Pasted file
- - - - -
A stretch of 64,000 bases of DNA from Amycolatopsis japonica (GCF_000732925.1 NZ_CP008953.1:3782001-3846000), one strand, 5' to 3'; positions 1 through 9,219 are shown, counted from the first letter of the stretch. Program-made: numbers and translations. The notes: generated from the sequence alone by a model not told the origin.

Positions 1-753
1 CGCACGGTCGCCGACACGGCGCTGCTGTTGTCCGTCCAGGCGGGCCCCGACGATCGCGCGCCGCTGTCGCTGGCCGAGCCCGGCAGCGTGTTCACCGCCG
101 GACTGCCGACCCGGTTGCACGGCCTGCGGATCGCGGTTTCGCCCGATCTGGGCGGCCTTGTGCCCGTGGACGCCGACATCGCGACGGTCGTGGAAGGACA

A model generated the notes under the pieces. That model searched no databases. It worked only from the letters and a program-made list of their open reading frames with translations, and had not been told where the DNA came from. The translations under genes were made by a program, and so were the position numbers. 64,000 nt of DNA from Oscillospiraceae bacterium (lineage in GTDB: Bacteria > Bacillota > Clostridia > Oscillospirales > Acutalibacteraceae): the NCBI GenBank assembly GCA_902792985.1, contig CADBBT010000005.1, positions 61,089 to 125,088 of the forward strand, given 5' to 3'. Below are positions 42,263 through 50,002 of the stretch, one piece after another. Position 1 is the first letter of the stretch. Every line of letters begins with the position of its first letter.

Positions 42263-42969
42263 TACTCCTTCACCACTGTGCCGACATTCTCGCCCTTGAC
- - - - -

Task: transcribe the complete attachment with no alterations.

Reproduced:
A stretch of 64,000 bases of DNA from Amycolatopsis japonica (GCF_000732925.1 NZ_CP008953.1:3782001-3846000), one strand, 5' to 3'; positions 1 through 9,219 are shown, counted from the first letter of the stretch. Program-made: numbers and translations. The notes: generated from the sequence alone by a model not told the origin.

Positions 1-753
1 CGCACGGTCGCCGACACGGCGCTGCTGTTGTCCGTCCAGGCGGGCCCCGACGATCGCGCGCCGCTGTCGCTGGCCGAGCCCGGCAGCGTGTTCACCGCCG
101 GACTGCCGACCCGGTTGCACGGCCTGCGGATCGCGGTTTCGCCCGATCTGGGCGGCCTTGTGCCCGTGGACGCCGACATCGCGACGGTCGTGGAAGGACA

A model generated the notes under the pieces. That model searched no databases. It worked only from the letters and a program-made list of their open reading frames with translations, and had not been told where the DNA came from. The translations under genes were made by a program, and so were the position numbers. 64,000 nt of DNA from Oscillospiraceae bacterium (lineage in GTDB: Bacteria > Bacillota > Clostridia > Oscillospirales > Acutalibacteraceae): the NCBI GenBank assembly GCA_902792985.1, contig CADBBT010000005.1, positions 61,089 to 125,088 of the forward strand, given 5' to 3'. Below are positions 42,263 through 50,002 of the stretch, one piece after another. Position 1 is the first letter of the stretch. Every line of letters begins with the position of its first letter.

Positions 42263-42969
42263 TACTCCTTCACCACTGTGCCGACATTCTCGCCCTTGAC